Outsider A-Side: Cole Allen Could Quit His Day Job After Releasing His New Album ‘Dry County Culture’

by Clayton Edwards
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You’ll often hear that an artist of any stripe shouldn’t “quit their day job” if they turn in a lackluster product or performance. That isn’t the case with Cole Allen who is a self-described part-time musician and songwriter. By day the 35-year-old East Texas native is a father, husband, and civil engineer. It’s a job that he enjoys but admits that it’s not the most exciting line of work in the world. After hearing his most recent release, I think he could quit his day job. Give the album a spin and you’ll probably agree.

Cole Allen released his debut album Sabine River Blues in 2014. He followed that up with Regular Guy in 2017. This year, he released his third record Dry County Culture to little fanfare. Cole opted to skip paying for PR and just tossed the album out there to see what happened. Most who have heard it will agree that it’s a breath of fresh air. Cole brings the kind of authenticity, storytelling, and introspection that you don’t hear often in modern country music.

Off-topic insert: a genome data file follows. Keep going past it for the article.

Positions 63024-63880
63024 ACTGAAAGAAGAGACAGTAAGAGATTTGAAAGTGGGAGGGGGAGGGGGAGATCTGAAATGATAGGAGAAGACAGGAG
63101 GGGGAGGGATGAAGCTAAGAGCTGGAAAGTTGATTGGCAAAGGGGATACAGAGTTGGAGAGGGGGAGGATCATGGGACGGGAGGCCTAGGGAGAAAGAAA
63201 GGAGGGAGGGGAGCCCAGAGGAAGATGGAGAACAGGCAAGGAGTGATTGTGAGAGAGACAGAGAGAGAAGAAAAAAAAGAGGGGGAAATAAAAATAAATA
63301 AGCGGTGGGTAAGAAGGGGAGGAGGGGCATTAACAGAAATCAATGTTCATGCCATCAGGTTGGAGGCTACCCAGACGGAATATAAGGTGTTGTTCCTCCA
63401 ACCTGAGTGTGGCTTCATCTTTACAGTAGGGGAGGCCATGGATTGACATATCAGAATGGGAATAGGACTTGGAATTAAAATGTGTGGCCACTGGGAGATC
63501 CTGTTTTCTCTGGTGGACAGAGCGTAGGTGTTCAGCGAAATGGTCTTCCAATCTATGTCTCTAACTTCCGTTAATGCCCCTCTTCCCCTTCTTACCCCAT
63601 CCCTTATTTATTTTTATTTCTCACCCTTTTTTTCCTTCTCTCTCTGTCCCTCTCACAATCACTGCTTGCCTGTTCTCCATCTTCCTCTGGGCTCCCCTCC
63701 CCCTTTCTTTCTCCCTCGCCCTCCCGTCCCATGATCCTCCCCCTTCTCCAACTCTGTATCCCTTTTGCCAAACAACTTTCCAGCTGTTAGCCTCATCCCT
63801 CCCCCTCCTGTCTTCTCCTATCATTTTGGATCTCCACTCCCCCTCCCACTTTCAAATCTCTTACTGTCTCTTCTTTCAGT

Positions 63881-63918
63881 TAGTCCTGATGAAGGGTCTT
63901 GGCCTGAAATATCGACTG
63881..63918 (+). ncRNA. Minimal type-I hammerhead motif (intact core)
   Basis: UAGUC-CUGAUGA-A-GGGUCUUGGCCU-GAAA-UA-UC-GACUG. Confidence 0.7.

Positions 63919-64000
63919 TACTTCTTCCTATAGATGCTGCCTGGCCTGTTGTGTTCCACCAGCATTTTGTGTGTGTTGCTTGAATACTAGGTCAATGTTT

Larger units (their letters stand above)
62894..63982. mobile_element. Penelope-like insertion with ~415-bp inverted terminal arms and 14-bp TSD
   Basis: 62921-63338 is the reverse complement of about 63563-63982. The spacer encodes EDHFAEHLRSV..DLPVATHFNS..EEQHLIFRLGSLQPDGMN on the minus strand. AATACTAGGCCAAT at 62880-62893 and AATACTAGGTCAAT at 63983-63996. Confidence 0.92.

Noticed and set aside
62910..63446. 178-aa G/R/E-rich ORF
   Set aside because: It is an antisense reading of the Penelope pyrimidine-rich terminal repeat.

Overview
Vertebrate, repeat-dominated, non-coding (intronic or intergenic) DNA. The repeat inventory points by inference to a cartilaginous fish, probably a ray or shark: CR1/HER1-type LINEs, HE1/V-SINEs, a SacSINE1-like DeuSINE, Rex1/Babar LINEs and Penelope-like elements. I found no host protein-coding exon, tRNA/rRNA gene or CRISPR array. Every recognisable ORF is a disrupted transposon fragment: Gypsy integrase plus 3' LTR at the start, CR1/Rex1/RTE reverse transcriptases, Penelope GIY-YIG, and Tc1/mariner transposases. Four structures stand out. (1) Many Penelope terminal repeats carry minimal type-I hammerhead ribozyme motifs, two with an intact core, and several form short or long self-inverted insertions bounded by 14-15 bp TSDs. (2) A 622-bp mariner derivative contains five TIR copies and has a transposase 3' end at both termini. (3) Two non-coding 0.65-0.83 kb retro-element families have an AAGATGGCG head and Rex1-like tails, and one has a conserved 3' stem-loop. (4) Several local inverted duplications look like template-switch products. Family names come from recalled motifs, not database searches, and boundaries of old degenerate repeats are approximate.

Shortly after Dry County Culture hit streaming services, Outsider sat down with Cole Allen to talk about the new album, riding bulls, writing songs, and more.

Rodeos and Road Gigs: It’s All About the Challenge

Cole Allen: Riding bulls was something I did during college and into the early part of my career. My wife told me “If we’re ever going to get married, you’re not going to be doing that.” So, when we got engaged, it was the end of that for me. It was a lot of fun, but I feel so far separated from it now.

I never really got into Western culture or whatever, it was just a lot of fun for me. It definitely helped to shape my performance style.

Playing live is one of those deals where you enjoy challenging yourself, being in front of people as a wallflower type. It’s not as fun as being on the back of a bull, but it’s still a challenge. It’s safer and the money’s more consistent and I still have something to look forward to.